Skip to main content

U.N. report: Our oceans are trashed with plastic

By Casey Tolan, for CNN
July 7, 2014 -- Updated 0918 GMT (1718 HKT)
A Chinese boy runs along the trash-strewn beach along the sea coast in Anquan village, which is in Hainan province, in 2011. A Chinese boy runs along the trash-strewn beach along the sea coast in Anquan village, which is in Hainan province, in 2011.
Ocean clogged by trash
  • Plastic waste in oceans is causing $13 billion of damage to marine ecosystems each year, new reports say
  • Microplastics smaller than 5 millimeters, which are common in consumer goods, are especially dangerous
  • The solution to the problem is increasing recycling and decreasing unneeded use of plastics

(CNN) -- A series of new reports are raising concerns about the damage plastic waste is doing to oceans -- harming marine animals, destroying sensitive ecosystems, and contaminating the fish we eat.

But experts say that the solution to the problem isn't in the ocean -- it's on land.

The United Nations Environment Programme, as well as the NGOs Global Ocean Commission and Plastic Disclosure Project, released reports on Monday ringing the alarm bell about the environmental impact of debris on marine life.

Plastic waste in oceans is causing $13 billion of damage each year, according to the UNEP report, and that figure could be much higher. Worldwide plastic production is projected to reach 33 billion tons by 2050, and plastic makes up 80% of litter on oceans and shorelines.

"Plastics undoubtedly play a crucial role in modern life, but the environmental impacts of the way we use them cannot be ignored," said UNEP Executive Director Achim Steiner in a press release.

Ten to 20 million tons of plastic end up in the ocean each year, from litter, runoff from poorly managed landfills, and other sources. Once it's in the water, plastic does not degrade but instead breaks into smaller pieces and swirls in massive ocean gyres, creating soupy surfaces peppered with the material.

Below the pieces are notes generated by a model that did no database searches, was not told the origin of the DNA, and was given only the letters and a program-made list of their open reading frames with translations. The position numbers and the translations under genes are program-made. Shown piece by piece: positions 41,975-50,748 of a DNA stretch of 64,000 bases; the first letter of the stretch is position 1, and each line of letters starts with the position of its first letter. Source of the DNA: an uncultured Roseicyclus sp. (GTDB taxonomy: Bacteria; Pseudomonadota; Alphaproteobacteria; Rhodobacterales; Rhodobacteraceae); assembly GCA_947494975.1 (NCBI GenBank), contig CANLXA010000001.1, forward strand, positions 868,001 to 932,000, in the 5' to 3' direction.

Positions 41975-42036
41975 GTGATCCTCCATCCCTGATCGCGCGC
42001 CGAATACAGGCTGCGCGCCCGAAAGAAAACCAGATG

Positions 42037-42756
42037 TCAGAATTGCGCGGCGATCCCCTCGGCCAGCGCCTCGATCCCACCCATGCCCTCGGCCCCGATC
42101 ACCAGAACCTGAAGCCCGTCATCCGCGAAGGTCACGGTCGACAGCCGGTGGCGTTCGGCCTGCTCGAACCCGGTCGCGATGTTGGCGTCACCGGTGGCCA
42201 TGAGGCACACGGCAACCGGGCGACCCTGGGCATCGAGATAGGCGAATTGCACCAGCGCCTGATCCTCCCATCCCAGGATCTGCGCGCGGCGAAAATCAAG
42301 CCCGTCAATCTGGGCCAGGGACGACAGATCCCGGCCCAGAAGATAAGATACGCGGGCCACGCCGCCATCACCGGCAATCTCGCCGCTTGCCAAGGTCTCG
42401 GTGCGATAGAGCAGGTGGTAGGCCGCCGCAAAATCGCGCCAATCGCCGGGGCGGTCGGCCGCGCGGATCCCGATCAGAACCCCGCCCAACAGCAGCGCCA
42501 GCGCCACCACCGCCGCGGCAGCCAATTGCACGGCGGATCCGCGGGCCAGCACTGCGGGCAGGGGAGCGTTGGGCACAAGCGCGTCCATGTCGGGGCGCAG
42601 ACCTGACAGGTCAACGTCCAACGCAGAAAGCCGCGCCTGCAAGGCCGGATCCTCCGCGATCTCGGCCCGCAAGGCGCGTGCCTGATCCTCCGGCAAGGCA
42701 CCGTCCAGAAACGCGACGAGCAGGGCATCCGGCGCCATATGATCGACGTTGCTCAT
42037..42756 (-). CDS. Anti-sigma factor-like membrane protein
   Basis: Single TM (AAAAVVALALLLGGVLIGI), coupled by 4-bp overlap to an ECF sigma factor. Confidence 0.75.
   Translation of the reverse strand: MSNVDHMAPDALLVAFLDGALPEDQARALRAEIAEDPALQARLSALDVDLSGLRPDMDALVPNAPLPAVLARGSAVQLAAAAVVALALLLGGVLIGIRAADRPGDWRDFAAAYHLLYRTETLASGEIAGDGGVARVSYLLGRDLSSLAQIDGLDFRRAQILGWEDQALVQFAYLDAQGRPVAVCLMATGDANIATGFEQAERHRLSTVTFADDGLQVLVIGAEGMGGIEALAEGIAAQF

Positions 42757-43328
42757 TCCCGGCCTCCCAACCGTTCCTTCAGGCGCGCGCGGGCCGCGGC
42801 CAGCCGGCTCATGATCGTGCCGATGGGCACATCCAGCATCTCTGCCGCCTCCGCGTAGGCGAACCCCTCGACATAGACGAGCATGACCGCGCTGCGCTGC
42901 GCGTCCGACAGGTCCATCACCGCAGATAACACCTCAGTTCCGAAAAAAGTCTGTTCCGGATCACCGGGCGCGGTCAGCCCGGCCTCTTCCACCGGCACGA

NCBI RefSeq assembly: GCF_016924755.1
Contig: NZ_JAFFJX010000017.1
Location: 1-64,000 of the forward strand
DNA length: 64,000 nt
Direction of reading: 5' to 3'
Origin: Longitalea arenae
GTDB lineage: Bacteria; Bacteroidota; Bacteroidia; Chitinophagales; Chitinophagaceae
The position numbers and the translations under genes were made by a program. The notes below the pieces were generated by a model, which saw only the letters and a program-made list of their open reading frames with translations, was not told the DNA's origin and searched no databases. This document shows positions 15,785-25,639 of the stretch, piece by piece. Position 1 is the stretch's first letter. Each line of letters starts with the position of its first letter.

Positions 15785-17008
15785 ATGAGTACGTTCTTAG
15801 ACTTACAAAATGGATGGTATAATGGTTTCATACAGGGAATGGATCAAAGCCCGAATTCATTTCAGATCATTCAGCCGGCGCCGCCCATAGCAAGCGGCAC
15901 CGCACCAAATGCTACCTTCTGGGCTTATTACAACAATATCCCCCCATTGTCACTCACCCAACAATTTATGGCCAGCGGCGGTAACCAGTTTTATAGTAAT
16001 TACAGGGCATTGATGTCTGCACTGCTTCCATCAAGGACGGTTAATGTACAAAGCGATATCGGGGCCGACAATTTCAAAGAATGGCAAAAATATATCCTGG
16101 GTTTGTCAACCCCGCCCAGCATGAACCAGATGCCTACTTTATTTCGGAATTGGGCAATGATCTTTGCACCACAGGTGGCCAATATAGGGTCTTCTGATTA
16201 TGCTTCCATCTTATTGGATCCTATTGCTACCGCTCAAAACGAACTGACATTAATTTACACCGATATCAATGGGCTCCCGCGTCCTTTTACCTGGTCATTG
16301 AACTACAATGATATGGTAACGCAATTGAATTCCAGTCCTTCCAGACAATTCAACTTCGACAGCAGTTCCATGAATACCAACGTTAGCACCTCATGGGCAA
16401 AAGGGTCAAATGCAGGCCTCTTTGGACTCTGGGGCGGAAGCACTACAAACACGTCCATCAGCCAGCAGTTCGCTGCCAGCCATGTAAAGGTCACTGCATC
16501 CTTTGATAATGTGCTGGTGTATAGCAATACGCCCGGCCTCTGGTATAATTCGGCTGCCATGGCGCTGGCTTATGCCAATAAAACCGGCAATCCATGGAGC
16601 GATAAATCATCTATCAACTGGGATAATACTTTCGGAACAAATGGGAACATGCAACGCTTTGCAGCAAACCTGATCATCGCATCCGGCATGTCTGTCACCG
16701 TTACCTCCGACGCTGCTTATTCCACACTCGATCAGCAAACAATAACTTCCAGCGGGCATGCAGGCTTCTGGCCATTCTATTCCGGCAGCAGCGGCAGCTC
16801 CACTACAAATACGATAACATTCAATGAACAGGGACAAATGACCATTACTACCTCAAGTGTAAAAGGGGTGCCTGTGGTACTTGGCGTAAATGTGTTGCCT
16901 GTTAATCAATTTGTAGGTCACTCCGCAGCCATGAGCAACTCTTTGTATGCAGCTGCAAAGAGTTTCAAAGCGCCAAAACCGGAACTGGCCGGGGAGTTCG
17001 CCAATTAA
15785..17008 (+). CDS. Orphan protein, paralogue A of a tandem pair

Penalty: 769 footballs found at sea
Ocean trash hampering search for MH370?
Turning ocean garbage into soap bottles
Island of garbage pollutes Pacific Ocean

Scientists are especially worried about the growing prevalence of tiny microplastics which are smaller than 5 millimeters. These include microbeads, which are used in toothpaste, gels, facial cleansers and other consumer goods. Microplastics aren't filtered by sewage treatment plants, and can be ingested by marine animals with deadly effect.

READ: Plastic micro beads to be removed from soap

Ocean debris isn't just an environmental issue -- it also complicated the search for Malaysia Airlines flight 370 earlier this year, as floating debris confused satellite images.

What can be done?

It's expensive and ineffective to clean up existing marine debris. Picking trash off beaches or sweeping it from the ocean surface "does nothing to fix the problem at the source," said Doug Woodring, the co-founder of Ocean Recovery Alliance, the NGO behind the Plastic Disclosure Project.

"It's not just an ocean problem, it's a business and a municipal issue," Woodring said. "The ocean is just downstream of our activities. The real solution is upstream at the producer and user end."

Governments can help solve the problem by regulating the use of plastics and creating infrastructure to recycle them. For example, dozens of nations have banned plastic bags at supermarkets or restricted their use.

That's a "good start," said Ada Kong, a campaigner at Greenpeace. But they can go further, she said. "Governments should enforce laws to regulate the cosmetic manufactures to label the ingredients (of consumer goods), including all the microplastics."

The general public can also be conscious about their plastic footprint by simply purchasing goods without a lot of excess plastic packaging. People should also separate their plastic from other waste and recycle it, Woodring said.

From waste to resource

Companies that produce plastic goods have perhaps the biggest opportunity to make a difference, Woodring said. They can engage their customers with rebate or deposit programs, giving them incentives to bring back plastic for recycling.

"Everything from bottles to food packaging can be made from recycled plastic," Woodring said. "The technology is there today to reuse it."

(Plastic is) a valuable material, pound-for-pound worth more than steel, and we're just not capitalizing on it today.